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Malware and malicious insiders accounted for one-third of cybercrime costs last year - report

Fuseworks Media
Fuseworks Media

The cost to global companies from malware and "malicious insider" related cyberattacks jumped 12 percent in 2018 and accounted for one-third of all cyberattack costs, according to new research published today by Accenture and the Ponemon Institute.

Based on interviews with more than 2,600 security and information technology (IT) professionals at 355 organisations worldwide, Accenture’s 2019 "Cost of Cybercrime Study" found that the cost to companies due to malware increased 11 percent, to more than US$2.6 million (NZ$3.76 million) per company, on average, and the cost due to malicious insiders - defined as employees, temporary staff, contractors and business partners - jumped 15 percent, to US$1.6m (NZ$2.3m) per organisation, on average.

Together these two types of cyberattacks accounted for one-third of the total US$13.0m (NZ$18.8m) cost to companies, on average, from cybercrime in 2018, an increase of US$1.3m (NZ$1.8m) in the past year. Similarly, the cost to companies from phishing and from social engineering increased to US$1.4 million (NZ$2m) per organisation, on average.

The study calculated cybercrime costs as what an organisation spends to discover, investigate, contain and recover from cyberattacks over a four-consecutive-week period, as well as expenditures that result in after-the-fact activities - i.e., incident-response activities designed to prevent similar attacks - and efforts to reduce business disruption and the loss of customers.

"In New Zealand we are facing similar issues to our global counterparts. From people to data to technologies, every aspect of a business invites risk and too often security teams are not closely involved with securing new innovations," said Justin Gray, Country Managing Director, Accenture New Zealand.

"Security is everyone’s responsibility and it’s time for a more holistic and preventative approach to cyber risk management, especially as the way we live, work and play becomes increasingly digitised. By understanding where they can gain value in their cybersecurity efforts, leaders in New Zealand can minimise the consequences, and even prevent, future attacks." Other notable findings of the study include:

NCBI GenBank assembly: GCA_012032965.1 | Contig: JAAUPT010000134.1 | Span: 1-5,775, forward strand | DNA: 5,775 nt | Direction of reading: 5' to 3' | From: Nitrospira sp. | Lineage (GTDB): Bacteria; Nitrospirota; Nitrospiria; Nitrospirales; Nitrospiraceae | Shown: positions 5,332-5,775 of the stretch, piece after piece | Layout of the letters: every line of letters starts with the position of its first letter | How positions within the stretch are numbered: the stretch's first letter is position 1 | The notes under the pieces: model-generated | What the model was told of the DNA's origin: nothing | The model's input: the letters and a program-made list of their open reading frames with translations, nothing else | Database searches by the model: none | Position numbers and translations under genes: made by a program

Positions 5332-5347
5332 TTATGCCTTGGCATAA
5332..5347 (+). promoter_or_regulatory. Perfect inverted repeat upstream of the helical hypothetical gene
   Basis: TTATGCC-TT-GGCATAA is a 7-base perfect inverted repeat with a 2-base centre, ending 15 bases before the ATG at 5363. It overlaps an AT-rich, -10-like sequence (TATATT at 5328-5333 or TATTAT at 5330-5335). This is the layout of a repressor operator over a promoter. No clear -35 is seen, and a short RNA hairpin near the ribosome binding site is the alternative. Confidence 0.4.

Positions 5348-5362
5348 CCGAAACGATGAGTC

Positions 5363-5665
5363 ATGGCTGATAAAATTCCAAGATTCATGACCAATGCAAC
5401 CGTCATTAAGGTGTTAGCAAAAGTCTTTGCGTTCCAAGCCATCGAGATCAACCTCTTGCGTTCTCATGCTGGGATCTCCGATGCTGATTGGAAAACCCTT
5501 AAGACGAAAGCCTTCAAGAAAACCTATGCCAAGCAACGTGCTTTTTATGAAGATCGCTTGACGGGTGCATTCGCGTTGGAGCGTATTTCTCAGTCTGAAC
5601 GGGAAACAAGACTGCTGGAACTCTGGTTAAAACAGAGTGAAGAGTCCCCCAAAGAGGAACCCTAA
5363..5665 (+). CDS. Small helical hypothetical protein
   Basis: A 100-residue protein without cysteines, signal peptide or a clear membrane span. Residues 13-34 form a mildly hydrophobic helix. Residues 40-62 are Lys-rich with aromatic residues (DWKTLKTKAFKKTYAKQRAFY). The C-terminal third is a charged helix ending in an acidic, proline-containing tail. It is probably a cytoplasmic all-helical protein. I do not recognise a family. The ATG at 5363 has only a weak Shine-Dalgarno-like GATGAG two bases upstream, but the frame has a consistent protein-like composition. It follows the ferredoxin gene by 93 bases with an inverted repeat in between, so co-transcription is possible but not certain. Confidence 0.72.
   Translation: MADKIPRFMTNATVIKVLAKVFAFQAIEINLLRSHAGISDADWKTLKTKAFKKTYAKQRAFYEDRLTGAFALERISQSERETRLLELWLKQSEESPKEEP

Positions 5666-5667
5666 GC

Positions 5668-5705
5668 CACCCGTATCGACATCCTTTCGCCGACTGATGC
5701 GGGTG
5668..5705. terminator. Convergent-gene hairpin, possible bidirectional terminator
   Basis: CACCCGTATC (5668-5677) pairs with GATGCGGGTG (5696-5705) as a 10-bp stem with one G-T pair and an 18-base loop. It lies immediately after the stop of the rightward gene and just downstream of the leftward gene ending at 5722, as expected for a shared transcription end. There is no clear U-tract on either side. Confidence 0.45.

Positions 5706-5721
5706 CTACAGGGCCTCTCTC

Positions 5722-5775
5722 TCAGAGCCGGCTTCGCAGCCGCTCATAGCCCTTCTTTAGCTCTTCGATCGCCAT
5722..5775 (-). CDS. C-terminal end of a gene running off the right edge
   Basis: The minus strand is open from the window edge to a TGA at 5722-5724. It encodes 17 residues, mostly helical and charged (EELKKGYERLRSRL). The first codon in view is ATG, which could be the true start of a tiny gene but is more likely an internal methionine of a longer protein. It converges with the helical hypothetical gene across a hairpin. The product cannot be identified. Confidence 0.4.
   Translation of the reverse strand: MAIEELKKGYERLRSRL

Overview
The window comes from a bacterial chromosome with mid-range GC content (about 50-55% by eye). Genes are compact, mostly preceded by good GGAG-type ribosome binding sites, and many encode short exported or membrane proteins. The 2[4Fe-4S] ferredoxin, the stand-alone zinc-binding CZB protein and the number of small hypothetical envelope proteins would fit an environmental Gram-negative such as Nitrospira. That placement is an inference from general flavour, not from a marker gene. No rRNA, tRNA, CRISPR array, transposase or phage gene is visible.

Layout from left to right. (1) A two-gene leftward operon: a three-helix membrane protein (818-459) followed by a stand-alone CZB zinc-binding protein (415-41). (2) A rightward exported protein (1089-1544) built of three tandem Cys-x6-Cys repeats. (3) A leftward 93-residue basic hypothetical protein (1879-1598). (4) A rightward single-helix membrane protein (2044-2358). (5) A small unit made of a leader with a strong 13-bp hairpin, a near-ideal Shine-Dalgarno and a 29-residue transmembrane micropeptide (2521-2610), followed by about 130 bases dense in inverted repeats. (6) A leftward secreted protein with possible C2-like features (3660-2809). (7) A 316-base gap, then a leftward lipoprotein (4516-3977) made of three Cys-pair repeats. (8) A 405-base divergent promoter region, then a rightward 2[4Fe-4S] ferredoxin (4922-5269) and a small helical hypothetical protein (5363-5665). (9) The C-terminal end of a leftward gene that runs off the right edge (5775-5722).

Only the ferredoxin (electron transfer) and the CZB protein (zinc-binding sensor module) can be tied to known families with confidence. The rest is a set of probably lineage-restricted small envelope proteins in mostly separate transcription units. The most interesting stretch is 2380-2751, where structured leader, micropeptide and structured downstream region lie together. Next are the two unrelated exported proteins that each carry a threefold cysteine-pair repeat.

In 2018, surveyed companies each recorded an average of 145 cyberattacks - resulting in the infiltration of a company’s core networks or enterprise systems - an 11 percent increase over 2017 and 67 percent higher than five years ago.

Malware is the most expensive type of attack, costing companies US$2.6m (NZ$3.76m), on average, followed by web-based attacks, at US$2.3m (NZ$3.3m).

The number of organisations experiencing ransomware attacks increased by 15 percent in 2018, with the costs increasing 21 percent, to approximately US$650,000 (NZ$940,000) per company, on average. The number of ransomware attacks more than tripled in the past two years.

Six in seven companies (85 percent) experienced phishing and social engineering cyberattacks in 2018 - a 16 percent increase over 2017 - and three-quarters (76 percent) suffered web-based attacks.

Automation, orchestration and machine-learning technologies were deployed by only 28 percent of organisations - the lowest of the technologies surveyed - yet provided the second-highest cost savings for security technologies overall, at US$2.9m (NZ$4.19m).

United States companies saw the greatest jumps in cost due to cybercrime in 2018, at 29 percent, with a cost of US$27.4m (NZ$39.62m) per company, on average - at least double that of companies in any other country surveyed. Japan was the next highest, at US$13.6m ($19.67m), followed by Germany, at US$13.1m (NZ$18.9m), and the U.K., at US$11.5m (NZ$16.6m). The countries with the lowest total average costs per company were Brazil and Australia, at US$7.2m (NZ$10.4m) and US$6.8m (NZ$9.8m) respectively. New Zealand wasn’t included in the survey.

"Increased awareness of people-based threats and adopting breakthrough security technologies are the best way to protect against the range of cyber risks," said Dr. Larry Ponemon, chairman and founder of the Ponemon Institute. "Our report not only illustrates our joint commitment with Accenture to keep security professionals informed about the nature and extent of cyberattacks, but also offers practical advice for companies to improve cybersecurity efforts going forward."

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